Whitehall is located just east of Bexley, and south of Port Columbus International Airport. There are over 20,000 residents living in Whitehall today. In recent years, Whitehall's claim to fame was being the home of a genuine American hero, Marine Sargent Jason Thomas, who was featured on ABCs Extreme Home Makeover in 2006.
Jason Thomas explaining the importance of the hand carved American flag presented to him by Extreme Home Makeover.
Jason is not a person that likes to blow his own horn, but he was responsible for helping locate several Port Authority police officers trapped in the World Trade Center rubble after the attack in 2001.
So many things happened after that tragic event, that Jason's actions went mostly un-recognized until the dramatic film, World Trade Center was released. Jason's actions were depicted in the movie, but not the recognition. In fact, Oliver Stone, the director, didn't know it was Jason's actions that helped locate the main characters of his film.
When the film was released in August 2006, Jason's heroic actions became known to many people in Central Ohio. In fact, it was some of his co-workers at the Supreme Court of Ohio where Jason worked, that submitted his plight to the producers of Extreme Home Makeover. The film crew faced some of the worst weather possible during the demolition and reconstruction of his home, but in the end, the entire project turned out beautifully. I toured Jason's house this past year and it still looks great and Jason is one of the most sincere guys you would ever want to meet.
Whitehall was famous for shopping
In 1947 the America's first regional shopping center was built there. The Town and Country Shopping Center had 31 shops including a JCPenney, Kroger, Kresge's, Gray Drugs, and a Richman Brothers. The shopping strip became known as the "Miracle Mile." According to Don Casto, the developer of Town & Country, there were many obstacles to overcome in building such a large shopping strip. Convincing major retailers to venture off the main downtown arteries of metropolitan cities and into an unknown concept in merchandising, the regional shopping center was the most difficult obstacles. Persistent negotiations between the shopping center pioneer Don Casto, Sr. and national retailers James Cash Penney and Sebastian Kresge finally landed commitments for stores in this remote suburban location. Their commitments resolved the daunting task of convincing Columbus Railway Power & Light Co., which controlled public transportation at the time, to extend bus service to the suburban shopping center. Casto also insisted on radical innovations for his retailers that were only reluctantly accepted - like requiring stores to stay open until 9:00 o'clock at night, 6 nights a week and having neon signs that could be seen from the street during all hours of operation.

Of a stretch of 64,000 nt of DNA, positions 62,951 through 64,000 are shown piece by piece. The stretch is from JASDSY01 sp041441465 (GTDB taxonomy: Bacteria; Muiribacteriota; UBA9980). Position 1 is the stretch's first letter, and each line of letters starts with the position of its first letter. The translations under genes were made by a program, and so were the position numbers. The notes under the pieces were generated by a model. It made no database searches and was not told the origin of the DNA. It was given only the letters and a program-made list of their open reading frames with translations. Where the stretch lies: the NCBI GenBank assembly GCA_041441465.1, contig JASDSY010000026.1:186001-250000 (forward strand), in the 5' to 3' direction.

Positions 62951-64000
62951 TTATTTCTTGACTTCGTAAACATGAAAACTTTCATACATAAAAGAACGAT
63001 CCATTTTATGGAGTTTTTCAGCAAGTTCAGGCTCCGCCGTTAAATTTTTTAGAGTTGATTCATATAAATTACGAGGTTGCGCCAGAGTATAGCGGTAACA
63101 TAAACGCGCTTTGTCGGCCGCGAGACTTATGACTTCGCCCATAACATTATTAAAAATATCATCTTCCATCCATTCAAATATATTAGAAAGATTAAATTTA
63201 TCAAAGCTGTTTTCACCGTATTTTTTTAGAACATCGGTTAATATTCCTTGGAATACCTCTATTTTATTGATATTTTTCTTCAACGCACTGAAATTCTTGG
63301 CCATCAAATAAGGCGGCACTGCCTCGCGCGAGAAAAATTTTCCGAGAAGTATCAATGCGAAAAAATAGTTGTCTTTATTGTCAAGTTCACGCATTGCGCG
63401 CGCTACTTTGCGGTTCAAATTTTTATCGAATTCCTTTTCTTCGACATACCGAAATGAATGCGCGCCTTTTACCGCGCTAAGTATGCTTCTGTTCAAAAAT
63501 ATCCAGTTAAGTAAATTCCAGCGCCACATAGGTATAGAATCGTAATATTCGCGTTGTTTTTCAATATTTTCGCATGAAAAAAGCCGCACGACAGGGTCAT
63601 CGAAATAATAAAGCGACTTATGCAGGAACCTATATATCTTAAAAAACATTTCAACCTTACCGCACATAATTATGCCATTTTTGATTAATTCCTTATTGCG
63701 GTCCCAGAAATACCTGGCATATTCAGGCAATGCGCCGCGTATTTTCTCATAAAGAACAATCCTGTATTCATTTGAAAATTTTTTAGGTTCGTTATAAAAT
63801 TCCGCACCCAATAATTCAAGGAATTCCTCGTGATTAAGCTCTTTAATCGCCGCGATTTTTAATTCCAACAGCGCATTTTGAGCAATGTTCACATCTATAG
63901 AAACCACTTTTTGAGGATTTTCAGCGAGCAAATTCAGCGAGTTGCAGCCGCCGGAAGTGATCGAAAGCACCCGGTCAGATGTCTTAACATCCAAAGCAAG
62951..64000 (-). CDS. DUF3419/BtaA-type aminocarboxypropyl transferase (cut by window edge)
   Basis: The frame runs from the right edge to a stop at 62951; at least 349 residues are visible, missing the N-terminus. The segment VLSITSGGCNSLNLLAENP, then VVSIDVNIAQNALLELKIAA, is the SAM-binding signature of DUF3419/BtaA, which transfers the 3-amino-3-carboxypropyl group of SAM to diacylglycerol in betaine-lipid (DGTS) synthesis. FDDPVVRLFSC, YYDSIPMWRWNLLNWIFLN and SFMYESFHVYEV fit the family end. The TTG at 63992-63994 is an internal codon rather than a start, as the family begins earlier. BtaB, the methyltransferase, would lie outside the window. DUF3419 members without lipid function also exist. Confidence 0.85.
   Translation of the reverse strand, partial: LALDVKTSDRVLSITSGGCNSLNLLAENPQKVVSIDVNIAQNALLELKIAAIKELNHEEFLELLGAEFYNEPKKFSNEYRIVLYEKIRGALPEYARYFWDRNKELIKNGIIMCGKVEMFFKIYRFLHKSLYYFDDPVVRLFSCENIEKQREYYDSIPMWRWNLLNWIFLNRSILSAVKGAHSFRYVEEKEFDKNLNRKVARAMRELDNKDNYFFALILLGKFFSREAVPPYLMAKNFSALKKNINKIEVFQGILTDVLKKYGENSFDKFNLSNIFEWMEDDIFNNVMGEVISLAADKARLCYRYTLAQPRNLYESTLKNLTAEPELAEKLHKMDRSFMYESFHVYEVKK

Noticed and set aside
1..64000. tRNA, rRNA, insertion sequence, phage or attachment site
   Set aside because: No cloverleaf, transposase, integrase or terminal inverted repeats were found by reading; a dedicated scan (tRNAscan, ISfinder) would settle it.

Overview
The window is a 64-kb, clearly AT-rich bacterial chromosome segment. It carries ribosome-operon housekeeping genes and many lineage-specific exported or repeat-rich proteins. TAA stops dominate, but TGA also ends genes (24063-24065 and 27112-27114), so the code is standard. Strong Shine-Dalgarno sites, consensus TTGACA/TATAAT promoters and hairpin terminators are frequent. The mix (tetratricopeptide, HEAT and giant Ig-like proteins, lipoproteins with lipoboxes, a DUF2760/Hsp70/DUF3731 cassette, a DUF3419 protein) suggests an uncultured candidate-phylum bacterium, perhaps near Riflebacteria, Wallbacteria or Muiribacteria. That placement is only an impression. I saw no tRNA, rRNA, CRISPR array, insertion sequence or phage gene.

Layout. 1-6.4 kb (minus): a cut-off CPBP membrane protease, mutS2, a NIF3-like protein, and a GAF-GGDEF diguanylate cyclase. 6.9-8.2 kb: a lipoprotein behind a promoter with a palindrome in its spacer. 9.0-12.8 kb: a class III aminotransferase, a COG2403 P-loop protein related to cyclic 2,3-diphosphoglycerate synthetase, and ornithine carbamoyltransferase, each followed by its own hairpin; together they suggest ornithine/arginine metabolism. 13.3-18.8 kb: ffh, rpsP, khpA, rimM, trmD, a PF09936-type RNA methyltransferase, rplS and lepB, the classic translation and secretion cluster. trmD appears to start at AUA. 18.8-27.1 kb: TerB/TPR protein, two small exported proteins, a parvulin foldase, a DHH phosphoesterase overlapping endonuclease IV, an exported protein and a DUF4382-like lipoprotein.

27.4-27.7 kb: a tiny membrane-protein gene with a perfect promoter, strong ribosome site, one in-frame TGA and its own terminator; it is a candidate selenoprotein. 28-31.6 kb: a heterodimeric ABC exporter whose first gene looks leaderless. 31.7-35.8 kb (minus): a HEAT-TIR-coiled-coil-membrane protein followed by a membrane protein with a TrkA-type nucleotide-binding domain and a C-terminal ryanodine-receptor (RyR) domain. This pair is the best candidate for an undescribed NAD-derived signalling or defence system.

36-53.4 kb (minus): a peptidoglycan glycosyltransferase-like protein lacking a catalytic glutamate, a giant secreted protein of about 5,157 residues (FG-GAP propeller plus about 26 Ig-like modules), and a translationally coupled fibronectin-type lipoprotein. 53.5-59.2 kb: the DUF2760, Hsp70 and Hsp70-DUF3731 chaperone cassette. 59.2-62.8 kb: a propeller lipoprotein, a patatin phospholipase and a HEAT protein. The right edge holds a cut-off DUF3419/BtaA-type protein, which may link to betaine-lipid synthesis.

Two of Town & Country's original tenants, Sam's Shoe Service and Swan Cleaners, still operate at the center. Through the years, Town & Country has expanded, been remodeled and repositioned. Concurrent with Town & Country's 50th anniversary in 1999, the center received an exciting new "Main Street USA" look featuring a new facade with brick accents and colorful awnings; redesigned parking lot and traffic pattern; new pedestrian light poles, banners and benches; new tenant identification signs; and extensive landscaping. Today, the 489,617 square foot center continues to provide a vital, convenient shopping alternative in its retail trade market.
Home of Curtiss Wright and Lustron Homes
Just north of Whitehall is the former of home of Curtiss-Wright Aircraft which built the World War II Helldiver aircraft among others. After the war, many of the Curtiss-Wright plants were closed and by 1947 they had closed 16 of their 19 plants. The Columbus/Whitehall facility remained opened by overhauling planes and doing subcontracting work. employing many Whitehall residents. But in 1947, the plant was leased to the Lustron Corporation.
When World War II ended, the country had to shift from a war time footing to one of providing homes and jobs for thousands of returning military personnel. Housing units were in short supply.
Lustron took advantage of that housing shortage by creating a factory-made, mass- produced metal home that promised to put home ownership within almost every wage earner's grasp. The innovative Lustron Home grabbed national attention and demand. However, a late payment led the federal government to call in the loan it had made to Lustron, forcing it into bankruptcy. It had fallen short of its production goal of 100 houses per day, and had back-orders of 20,000 units. Although some 2,500 houses were produced, about 20% of them have been lost to redevelopment or replacement over the years. More than 300 stand throughout Ohio.